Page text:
Romani people were commonly portrayed as being uniformly nomadic, poor and unwilling to work, in part because of the effect of Nazi propaganda that dehumanized them, characterizing them as criminals, or “asocials,” explained Čapková. As a result, many people failed to regard their arrest, incarceration and executions as a process of genocide.

“Roma and Sinti were imprisoned and murdered on the basis of race, on racial grounds,” Čapková said. But the Nazis often said it “was because of alleged criminal activities, or alleged refusal to work.”

German authorities and their collaborators systematically destroyed Roma communities and persecuted Roma in much in the same way they targeted Jews, and both often ended up in the same ghettos and concentration camps.

Some were buried in the same mass graves, as well, and after the war sent to the same displaced persons camps. But theirs was an adjacent, but separate genocide, as the Roma were typically housed in a different section of the camps than Jews.

“They suffered next to each other but not with each other,” said Ari Joskowicz, an associate professor of Jewish Studies and European Studies at Vanderbilt University in Nashville. The testimonies that describe their genocide, as a result, are often located in Jewish archives, and the accounts of their suffering are from eyewitnesses, rather than from their own perspectives.

“You end up with a lot of testimony about people who had a complicated relationship to Roma,” said Joskowicz, “but you don’t have a lot of testimony from them.” Some Jews held the same prejudices against Roma that the Nazis did; Yiddish children’s books, for example, often featured Roma people as criminals. After the war, however, the survivors of both minorities became united in a quest for recognition of their attempted annihilation.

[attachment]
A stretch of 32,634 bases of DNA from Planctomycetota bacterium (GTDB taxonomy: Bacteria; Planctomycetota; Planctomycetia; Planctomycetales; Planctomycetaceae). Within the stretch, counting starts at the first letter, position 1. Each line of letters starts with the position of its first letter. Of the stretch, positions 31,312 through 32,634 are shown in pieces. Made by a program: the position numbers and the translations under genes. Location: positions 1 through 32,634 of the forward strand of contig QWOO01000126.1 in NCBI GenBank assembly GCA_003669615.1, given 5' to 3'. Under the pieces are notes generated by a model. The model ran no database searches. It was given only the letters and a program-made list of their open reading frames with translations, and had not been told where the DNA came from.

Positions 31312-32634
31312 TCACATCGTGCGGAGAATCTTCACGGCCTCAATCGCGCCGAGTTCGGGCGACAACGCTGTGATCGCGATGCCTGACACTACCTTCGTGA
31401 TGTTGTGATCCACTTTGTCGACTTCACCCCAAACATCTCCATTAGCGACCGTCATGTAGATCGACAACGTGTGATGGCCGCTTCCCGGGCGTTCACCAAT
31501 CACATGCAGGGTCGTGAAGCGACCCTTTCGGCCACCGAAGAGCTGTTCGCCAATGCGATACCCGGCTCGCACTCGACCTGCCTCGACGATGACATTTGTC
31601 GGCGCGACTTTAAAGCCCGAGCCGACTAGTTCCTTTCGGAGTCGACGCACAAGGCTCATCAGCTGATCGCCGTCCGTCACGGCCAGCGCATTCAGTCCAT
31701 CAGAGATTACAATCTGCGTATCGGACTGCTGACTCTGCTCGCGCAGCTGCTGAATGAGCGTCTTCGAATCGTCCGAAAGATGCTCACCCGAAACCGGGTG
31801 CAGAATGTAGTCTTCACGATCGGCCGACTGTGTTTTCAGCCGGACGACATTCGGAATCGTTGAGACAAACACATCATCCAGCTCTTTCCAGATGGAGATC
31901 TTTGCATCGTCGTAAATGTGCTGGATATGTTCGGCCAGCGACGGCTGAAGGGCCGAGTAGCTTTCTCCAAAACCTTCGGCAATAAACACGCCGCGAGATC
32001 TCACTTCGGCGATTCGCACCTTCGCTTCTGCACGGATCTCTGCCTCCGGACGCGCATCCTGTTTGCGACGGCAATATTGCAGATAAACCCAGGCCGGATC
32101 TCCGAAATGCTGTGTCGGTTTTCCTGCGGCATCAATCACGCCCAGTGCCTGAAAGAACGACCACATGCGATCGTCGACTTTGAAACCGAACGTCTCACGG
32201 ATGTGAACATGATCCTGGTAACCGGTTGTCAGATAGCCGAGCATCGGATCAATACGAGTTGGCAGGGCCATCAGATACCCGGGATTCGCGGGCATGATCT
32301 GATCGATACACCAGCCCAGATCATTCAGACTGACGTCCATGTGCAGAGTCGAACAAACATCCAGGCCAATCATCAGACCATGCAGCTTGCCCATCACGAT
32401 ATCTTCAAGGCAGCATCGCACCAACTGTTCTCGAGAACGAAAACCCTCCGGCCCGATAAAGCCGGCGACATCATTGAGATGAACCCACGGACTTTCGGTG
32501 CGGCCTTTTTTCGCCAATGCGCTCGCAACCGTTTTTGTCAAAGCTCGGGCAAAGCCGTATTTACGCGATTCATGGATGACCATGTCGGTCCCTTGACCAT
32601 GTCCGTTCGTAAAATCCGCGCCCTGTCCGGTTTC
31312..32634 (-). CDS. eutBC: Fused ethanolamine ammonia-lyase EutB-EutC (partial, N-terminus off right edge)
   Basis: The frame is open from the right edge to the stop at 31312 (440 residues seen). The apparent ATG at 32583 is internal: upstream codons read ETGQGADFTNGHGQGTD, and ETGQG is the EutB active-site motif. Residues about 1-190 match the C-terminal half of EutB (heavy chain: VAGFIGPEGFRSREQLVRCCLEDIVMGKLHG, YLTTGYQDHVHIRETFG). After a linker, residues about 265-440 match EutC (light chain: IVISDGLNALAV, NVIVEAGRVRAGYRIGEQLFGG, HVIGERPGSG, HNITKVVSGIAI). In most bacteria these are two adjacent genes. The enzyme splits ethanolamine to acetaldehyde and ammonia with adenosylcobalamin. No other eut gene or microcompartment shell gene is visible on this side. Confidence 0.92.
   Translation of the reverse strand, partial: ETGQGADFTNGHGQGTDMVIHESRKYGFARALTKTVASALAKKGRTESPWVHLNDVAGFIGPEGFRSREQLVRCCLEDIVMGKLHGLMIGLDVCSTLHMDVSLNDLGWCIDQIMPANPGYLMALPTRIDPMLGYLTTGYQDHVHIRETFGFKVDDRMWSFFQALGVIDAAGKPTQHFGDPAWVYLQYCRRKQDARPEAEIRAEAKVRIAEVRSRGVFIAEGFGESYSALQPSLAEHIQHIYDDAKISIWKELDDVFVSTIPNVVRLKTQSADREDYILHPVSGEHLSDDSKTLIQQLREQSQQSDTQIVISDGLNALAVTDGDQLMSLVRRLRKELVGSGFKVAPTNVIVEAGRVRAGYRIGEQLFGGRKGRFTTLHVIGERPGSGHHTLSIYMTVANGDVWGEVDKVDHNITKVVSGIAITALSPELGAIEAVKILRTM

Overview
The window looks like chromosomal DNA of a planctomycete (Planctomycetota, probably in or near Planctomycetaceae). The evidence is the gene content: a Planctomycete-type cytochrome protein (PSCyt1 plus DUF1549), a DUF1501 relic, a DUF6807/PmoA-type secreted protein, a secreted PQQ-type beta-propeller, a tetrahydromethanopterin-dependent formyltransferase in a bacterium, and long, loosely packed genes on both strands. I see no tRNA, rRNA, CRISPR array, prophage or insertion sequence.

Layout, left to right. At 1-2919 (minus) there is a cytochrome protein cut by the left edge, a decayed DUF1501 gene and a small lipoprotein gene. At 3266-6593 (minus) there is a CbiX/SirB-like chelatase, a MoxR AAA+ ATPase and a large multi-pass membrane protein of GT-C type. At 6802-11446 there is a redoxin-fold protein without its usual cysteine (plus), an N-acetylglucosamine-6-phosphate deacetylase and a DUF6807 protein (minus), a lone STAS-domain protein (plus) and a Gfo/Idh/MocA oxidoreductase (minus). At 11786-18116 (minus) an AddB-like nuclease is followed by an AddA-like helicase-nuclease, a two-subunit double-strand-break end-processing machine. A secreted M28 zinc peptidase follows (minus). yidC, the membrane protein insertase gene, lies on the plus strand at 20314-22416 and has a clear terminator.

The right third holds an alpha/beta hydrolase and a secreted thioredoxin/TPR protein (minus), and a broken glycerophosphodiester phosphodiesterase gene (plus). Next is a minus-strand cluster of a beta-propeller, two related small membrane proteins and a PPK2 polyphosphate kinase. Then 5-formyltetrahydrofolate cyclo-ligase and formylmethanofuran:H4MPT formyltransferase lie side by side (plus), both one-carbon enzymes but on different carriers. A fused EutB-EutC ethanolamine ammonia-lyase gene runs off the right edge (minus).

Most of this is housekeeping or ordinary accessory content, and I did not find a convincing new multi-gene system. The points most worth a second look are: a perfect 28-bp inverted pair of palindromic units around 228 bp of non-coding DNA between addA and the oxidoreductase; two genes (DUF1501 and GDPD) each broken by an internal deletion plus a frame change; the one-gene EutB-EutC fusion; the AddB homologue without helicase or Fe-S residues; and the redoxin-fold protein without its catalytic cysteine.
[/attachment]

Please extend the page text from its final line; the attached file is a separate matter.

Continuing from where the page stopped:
Until the 1980s, the large-scale massacre of Romani during World War II was often referred to as “the forgotten genocide,” said Joskowicz, author of the book “Rain of Ash: Roma, Jews, and the Holocaust.” It is regarded as a “known unknown,” he said, and is finally beginning to get more scholarly attention.

“Roma are so profoundly marginalized on all counts,” he said. “You will never find their history in textbooks, beyond just being on a list of people who were murdered. You’ll never hear about their lives.” He added, “We need these testimonies to make them visible.”

The Roma and Sinti testimonies database currently includes 115 stories recounted by survivors, most of whom once lived in the former Protectorate of Bohemia and Moravia. Čapková said the goal was to double that number by next year.

The United States Holocaust Memorial Museum estimates there were one million to 1.5 million Roma living in prewar Europe — half in Eastern Europe — before widespread Nazi persecution, deportation and killings began in 1939.

Kocze said the database was a significant step toward getting their stories told. “It’s legitimizing and giving some authentic voice to Roma, and providing an account of the past to traumatized victims of the Holocaust,” she said. “It’s an act of recognition.”

Nina Siegal has been writing about European art, culture and history for The Times from Amsterdam since 2012.  More about Nina Siegal